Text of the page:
Aside from her obvious talent in her business, she is also the kind of person you’d think came from Out There to make her way in the Big Town, i.e., she’s nice and down-to-earth, and gracious. My personal take on her is that she loves her business and is heavenly grateful to have found her place in it. Everyone else who knows her or knows the store is, too.
I don’t know whom she shoots for but she’s got the figure and the dress for a shot, no?
This couple sauntered away from the red carpet, and Steve Eichner got a shot of them before they left the stage. I don’t know who they are but the young woman was clearly interested in getting a good shot. It wouldn’t surprise me if she had a specific interest in the event.
Eichner turns his lens to the crowd entering the auditorium. I don’t know who she is; maybe you’ll recognize her. Eichner chose her for a reason.
Someone told me the Times referred to the film as basically an infomercial. It is that in the best sense. It demonstrates why this store is the place of professional arrival for fashion designers and marketers of quality, luxury and style.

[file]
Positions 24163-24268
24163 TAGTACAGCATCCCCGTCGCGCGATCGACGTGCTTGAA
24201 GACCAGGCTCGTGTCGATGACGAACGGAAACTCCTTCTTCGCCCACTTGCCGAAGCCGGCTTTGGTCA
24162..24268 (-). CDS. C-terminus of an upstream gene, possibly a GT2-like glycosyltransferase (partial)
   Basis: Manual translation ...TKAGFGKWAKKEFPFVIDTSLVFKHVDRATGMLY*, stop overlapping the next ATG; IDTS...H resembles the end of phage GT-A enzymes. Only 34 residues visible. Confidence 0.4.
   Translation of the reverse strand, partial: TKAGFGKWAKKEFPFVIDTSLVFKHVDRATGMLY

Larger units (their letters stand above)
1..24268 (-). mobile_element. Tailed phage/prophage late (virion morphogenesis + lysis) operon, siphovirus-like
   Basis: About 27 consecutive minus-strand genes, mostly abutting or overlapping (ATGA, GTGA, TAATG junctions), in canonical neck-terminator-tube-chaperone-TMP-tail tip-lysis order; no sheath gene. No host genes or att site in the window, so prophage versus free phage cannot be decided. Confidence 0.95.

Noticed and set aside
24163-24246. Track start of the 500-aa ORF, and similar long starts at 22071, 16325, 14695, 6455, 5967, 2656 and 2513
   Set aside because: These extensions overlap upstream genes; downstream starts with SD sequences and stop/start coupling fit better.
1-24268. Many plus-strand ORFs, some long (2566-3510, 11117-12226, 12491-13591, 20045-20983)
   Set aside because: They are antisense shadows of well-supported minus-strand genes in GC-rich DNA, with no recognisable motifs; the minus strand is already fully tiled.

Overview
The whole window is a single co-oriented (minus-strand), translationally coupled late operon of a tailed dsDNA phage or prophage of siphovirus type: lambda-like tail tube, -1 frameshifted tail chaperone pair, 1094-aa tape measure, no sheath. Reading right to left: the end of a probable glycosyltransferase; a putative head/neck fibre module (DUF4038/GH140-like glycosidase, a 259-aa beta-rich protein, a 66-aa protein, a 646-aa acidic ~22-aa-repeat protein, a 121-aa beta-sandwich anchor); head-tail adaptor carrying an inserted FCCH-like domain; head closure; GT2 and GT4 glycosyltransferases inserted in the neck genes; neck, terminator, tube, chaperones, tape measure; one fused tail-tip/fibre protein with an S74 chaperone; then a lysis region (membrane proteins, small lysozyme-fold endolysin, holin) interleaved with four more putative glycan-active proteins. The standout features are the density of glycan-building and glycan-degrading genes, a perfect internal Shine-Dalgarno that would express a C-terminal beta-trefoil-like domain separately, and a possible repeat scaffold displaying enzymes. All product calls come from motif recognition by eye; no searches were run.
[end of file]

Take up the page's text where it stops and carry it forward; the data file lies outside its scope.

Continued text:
There are several segments about the making of their windows which are always masterpieces of visual content and fashion -- but as a canvas to entice, amuse, and entertain. I always make a point of passing by every couple of weeks to see what they’ve done that is new. I know I’m going to be awed and even astounded at the artisanship, the craftsmanship and the creative explosions they offer up to the millions of us who pass by (and the thousands and thousands who shop there).

I figured the film would be about the business. It is. The secret of its long success is the legacy of the Goodmans (Mr. Bergdorf sold out to Mr Goodman in the 19-teens and retired to Europe). Mr. Edwin Goodman set the terms and his son Andrew completed them.